Parliamentarians heard companies complaining about the market practices of technology giants.
A panel of US senators questioned Apple and Google executives last Wednesday about the dominance of their app stores and whether companies abuse their powers at the expense of smaller competitors.
Amy Klobuchar, the top Democratic senator on antitrust issues, said Apple and Google could use their powers to “exclude or suppress applications that are competing with their own products” and “charge excessive fees that affect competition in the app store industry”.
The hearing came a day after Apple said it would start selling AirTags – which can be applied to items like car keys to help users find them if they are lost.
The product competes directly with Tile, a company that has sold a similar tracking device for more than a decade.
Before the hearing, Klobuchar told Reuters that the announcement is the type of conduct the panel planned to discuss.
Apple says its AirTags are a consequence of its “Find” application, which is used to locate lost Apple devices and share users’ locations.
Last month, Apple opened its operating system to other item tracking services and said Chipolo, a startup that competes with both Tile and Apple’s new AirTags, is using the system.
Apple’s chief compliance officer, Kyle Andeer, testified at the hearing as did Kirsten Daru, Tile’s general counsel.
Daru said that Apple’s “Find” program is installed as a standard part of the operating system on all Apple phones, and cannot be deleted.
“Apple once again exploited its power and market dominance to condition our consumers ‘access to data and effectively disrupt our users’ experience by directing them to FindMy,” she said.
Others on the witness list include Google’s senior director of Government Affairs, Wilson White, Spotify’s chief legal officer, Horacio Gutierrez, and Match’s chief legal officer, Jared Sine.
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Application developers such as Spotify and the matchmaking service Match, owner of Tinder, have long complained that mandatory revenue sharing and strict inclusion rules set by the Apple App Store for iPhones and iPads, in addition to Google Play requirements for Android devices, are anti-competitive behavior.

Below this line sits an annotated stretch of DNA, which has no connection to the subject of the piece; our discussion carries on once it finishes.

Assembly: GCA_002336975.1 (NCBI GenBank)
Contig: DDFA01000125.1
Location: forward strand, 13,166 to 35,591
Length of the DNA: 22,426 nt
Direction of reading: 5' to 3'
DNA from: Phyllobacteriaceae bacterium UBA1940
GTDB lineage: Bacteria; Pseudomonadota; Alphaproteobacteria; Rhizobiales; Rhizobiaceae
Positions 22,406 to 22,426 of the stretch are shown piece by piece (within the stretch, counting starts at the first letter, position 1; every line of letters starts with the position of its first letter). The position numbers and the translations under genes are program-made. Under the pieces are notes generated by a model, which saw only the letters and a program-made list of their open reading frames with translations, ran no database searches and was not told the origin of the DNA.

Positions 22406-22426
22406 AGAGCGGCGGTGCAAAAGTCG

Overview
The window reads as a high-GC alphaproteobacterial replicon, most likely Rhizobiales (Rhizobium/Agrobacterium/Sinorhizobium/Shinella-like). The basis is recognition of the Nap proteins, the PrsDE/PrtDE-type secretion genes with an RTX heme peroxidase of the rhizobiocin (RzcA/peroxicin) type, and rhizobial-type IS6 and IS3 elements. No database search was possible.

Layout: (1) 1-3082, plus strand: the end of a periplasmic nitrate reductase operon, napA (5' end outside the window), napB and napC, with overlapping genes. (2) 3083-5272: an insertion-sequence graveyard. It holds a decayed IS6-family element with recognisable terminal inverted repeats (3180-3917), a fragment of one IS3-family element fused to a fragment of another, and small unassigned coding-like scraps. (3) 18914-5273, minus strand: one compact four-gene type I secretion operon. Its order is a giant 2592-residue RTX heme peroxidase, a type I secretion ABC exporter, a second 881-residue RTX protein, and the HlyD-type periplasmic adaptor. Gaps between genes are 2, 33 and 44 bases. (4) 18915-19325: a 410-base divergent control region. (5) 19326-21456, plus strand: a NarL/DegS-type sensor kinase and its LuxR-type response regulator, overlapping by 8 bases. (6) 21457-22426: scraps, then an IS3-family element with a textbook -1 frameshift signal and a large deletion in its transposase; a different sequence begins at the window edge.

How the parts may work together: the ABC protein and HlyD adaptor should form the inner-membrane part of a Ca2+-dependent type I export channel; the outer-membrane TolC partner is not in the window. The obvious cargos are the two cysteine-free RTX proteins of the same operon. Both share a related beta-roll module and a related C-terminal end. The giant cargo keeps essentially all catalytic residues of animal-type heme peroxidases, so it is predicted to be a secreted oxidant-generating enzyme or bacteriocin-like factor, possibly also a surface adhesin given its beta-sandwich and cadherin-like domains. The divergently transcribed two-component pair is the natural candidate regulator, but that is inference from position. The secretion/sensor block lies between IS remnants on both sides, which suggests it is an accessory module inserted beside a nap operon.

Match’s Sine said that Google and Apple charge 30% of any digital transaction, raising prices for consumers.
Match pays the app store about $ 500 million in fees annually, the company’s largest one-time expense.
Apple’s antitrust trial in May
Epic Games Chief Executive Tim Sweeney will appear at the trial of an antitrust lawsuit against Apple, while the iPhone maker’s director of App Store, Phil Schiller, will also be present, lawyers for both companies said on Wednesday.
No cameras will be allowed in the trial that begins May 3 in Oakland, Calif., Between game creator “Fortnite” and Apple, US judge Yvonne Gonzalez Rogers said at a pre-trial conference.
Epic last year implemented its own in-app payment system on iPhones to avoid Apple’s fees, a violation of Apple’s app store rules.
Apple then removed Epic apps from its store, including Fortnite. After that, Epic filed an antitrust lawsuit alleging that Apple abuses its dominance in the mobile app market.
An audio broadcast will be made available to the public, who will have access to the exhibits presented during the trial, the magistrate said. Only a member of the press will be able to monitor the court’s judgment.